I won’t go into ALL the details of coconuts, but they are definitely a part of life on Maui. I never ate a lot of coconuts when I lived on Oahu, but if you hang out on Maui long enough, you’ll probably learn how to break open coconuts and make them a part of your diet. 

P.S. If you are blog hopping from the A to Z challenge, please include your link if you comment!


  1. What fun! Congrats on C for Coconuts! I live in Malaysia and have a fresh young coconut just about every afternoon, though we don't live near the beach. I share your passion for them and got a nice chuckle out of some of your photos. Well done! My "C"? Not so much fun as yours...but, hey...

  2. What a cool way to do the letter C. I know there are some palms in South Carolina too.

  3. I once bought a coconut, thinking it would be fun to to drink from it - needless to say, I ended up having to use a hammer and made a right old mess of the kitchen floor! :-/

    Great post!


    Story Ideas

  4. I think I would need larger coconuts ...

    Popped by from the AtoZ Challenge.

  5. LOL! I have definitely made my share of coconut messes. I'd be afraid to do it on the kitchen floor - could crack the floor instead!

  6. Yes, you have those great palmettos in SC.

  7. Coconut bras don't offer a lot of support!

  8. Yum! I would have drink more young coconuts if we grew them here. Though they are easy to buy.

  9. Funny post Courtney and the photos are great. A nice piece about the fantasy and reality behind the delicious, versatile coconut.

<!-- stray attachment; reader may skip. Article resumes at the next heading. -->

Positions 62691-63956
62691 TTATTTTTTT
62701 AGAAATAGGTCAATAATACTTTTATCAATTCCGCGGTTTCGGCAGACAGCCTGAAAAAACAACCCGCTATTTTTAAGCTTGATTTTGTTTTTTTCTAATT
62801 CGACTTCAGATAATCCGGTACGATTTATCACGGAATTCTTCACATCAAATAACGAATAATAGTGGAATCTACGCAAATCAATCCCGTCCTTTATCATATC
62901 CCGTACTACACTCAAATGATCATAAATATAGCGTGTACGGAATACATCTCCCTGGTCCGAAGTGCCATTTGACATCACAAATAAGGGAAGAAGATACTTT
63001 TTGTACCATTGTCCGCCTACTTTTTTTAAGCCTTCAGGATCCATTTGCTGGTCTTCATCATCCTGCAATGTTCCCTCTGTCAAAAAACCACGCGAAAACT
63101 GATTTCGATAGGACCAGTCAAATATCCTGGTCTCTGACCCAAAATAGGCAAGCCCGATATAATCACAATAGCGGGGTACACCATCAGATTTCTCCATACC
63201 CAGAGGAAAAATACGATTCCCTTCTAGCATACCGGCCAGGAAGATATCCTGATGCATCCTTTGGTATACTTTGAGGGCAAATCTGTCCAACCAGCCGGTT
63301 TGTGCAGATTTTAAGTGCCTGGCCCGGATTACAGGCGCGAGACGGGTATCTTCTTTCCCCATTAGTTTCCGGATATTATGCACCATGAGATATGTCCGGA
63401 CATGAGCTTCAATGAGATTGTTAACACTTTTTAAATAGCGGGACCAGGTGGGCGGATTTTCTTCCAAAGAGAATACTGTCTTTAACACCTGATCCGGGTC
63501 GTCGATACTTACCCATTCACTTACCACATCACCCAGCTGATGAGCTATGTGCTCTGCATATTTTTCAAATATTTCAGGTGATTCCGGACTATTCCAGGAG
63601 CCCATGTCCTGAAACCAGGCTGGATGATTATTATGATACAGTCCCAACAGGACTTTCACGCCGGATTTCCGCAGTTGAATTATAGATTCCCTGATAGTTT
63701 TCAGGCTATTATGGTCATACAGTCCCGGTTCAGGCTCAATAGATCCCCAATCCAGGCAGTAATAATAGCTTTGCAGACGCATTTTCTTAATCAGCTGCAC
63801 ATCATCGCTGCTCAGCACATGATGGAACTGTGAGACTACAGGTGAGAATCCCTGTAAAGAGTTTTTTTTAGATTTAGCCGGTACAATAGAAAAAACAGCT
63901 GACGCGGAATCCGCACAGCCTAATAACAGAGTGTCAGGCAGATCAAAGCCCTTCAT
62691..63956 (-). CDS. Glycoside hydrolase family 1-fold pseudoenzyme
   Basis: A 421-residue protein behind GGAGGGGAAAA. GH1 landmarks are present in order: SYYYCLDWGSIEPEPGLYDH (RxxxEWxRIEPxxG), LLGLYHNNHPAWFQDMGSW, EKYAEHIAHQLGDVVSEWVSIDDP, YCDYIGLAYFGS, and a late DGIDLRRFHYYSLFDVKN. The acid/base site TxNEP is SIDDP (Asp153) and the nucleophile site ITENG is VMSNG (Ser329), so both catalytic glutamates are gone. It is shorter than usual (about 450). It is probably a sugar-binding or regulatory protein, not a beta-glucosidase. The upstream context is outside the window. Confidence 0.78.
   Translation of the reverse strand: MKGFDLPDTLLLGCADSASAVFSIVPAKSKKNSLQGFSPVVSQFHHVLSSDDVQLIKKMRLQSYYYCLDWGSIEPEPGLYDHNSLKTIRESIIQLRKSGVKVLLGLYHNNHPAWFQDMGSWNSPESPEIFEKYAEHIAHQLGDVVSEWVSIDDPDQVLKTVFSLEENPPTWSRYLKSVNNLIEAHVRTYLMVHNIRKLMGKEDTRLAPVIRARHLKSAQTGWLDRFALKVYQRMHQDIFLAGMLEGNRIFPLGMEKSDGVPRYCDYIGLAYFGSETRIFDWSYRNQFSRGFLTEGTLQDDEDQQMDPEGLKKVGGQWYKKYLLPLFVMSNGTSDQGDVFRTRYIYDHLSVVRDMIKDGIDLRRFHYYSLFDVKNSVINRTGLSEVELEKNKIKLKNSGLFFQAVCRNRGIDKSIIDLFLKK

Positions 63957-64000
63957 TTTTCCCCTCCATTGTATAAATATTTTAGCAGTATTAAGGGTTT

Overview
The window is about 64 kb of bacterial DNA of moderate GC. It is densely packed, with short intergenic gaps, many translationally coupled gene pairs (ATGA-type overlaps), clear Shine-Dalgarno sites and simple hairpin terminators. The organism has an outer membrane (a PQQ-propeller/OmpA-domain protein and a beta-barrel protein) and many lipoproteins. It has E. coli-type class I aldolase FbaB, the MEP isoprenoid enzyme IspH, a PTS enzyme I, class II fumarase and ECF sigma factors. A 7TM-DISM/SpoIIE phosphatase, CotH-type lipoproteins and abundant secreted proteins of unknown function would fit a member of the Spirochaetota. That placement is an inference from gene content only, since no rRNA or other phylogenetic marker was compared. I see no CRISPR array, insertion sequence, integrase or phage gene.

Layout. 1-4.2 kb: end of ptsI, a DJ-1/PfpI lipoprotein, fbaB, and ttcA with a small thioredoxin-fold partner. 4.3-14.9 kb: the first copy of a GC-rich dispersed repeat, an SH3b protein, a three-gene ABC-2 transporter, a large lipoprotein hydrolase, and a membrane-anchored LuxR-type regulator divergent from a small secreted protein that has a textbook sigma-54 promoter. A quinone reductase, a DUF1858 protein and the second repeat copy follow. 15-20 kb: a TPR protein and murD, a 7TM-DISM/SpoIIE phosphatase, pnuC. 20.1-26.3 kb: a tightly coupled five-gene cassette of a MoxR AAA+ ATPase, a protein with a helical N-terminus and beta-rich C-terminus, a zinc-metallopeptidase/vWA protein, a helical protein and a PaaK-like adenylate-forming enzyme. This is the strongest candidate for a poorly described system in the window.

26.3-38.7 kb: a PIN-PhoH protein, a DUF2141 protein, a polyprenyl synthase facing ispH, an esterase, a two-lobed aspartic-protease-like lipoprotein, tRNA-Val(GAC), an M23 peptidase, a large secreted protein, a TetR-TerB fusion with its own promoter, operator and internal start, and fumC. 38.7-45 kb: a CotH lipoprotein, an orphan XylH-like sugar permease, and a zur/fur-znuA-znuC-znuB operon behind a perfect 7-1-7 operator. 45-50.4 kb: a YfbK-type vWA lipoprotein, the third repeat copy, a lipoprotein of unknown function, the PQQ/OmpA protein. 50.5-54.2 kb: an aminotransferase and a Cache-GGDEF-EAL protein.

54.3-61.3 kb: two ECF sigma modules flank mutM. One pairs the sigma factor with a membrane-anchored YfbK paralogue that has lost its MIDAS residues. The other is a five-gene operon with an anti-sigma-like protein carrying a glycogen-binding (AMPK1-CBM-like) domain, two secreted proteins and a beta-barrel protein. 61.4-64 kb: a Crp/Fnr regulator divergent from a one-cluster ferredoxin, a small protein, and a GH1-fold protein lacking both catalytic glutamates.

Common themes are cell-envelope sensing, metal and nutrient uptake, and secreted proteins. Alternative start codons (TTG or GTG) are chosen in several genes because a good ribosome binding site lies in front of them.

10. Loving your blog Courtney! x

  11. Thanks Barbara! Just stopped by yours!

  12. Aloha, fellow hawai'i resident and #AtoZchallenge participant! Nice to see we aren't left out! I'm on the Big Island and my blog is (I'm not blogging about Hawai'i though). Nice myths and realities piece!

  13. Great, another Hawaii blogger! The only one I'm aware of on the Big Island is Saturdays w/ Maggy. I will go and check it out!

  14. Mahalo! I think I just found your blog - curious, cool, and captivating?

  15. Brilliantly fun post! The coconut bra made me smile ;) looks incredibly uncomfortable!


    Curling Stones for Lego People

  16. I bought a coconut for my kids. Had to bust it open with a sledge hammer and the juice inside was awful. The kids were sure it was spoiled. It sure wasn't anything like Gilligan's Island!

    Hi to my cyber brother Mark, the sexy guy in the coconut bra ;)

  17. Oh no! Had that happen once, used a machete. It was too old! The trick is to shake it, supposedly if it doesn't make noise, then it's full of water (coconut water) and is good, but if it does slosh around, it means some water inside has evaporated or ...? and it's an older coconut. That's what someone told me at the market here. Mark's a good sport!

  18. I will remember that. It has very little water in it, so it was evidently very old.
    And I always forget when I am not on blogger that my profile is limited. I do have a blog and I am on twitter (though not as often as I should be)
    blog is

  19. Awesome Elizabeth, thanks for letting me know and finding me on twitter!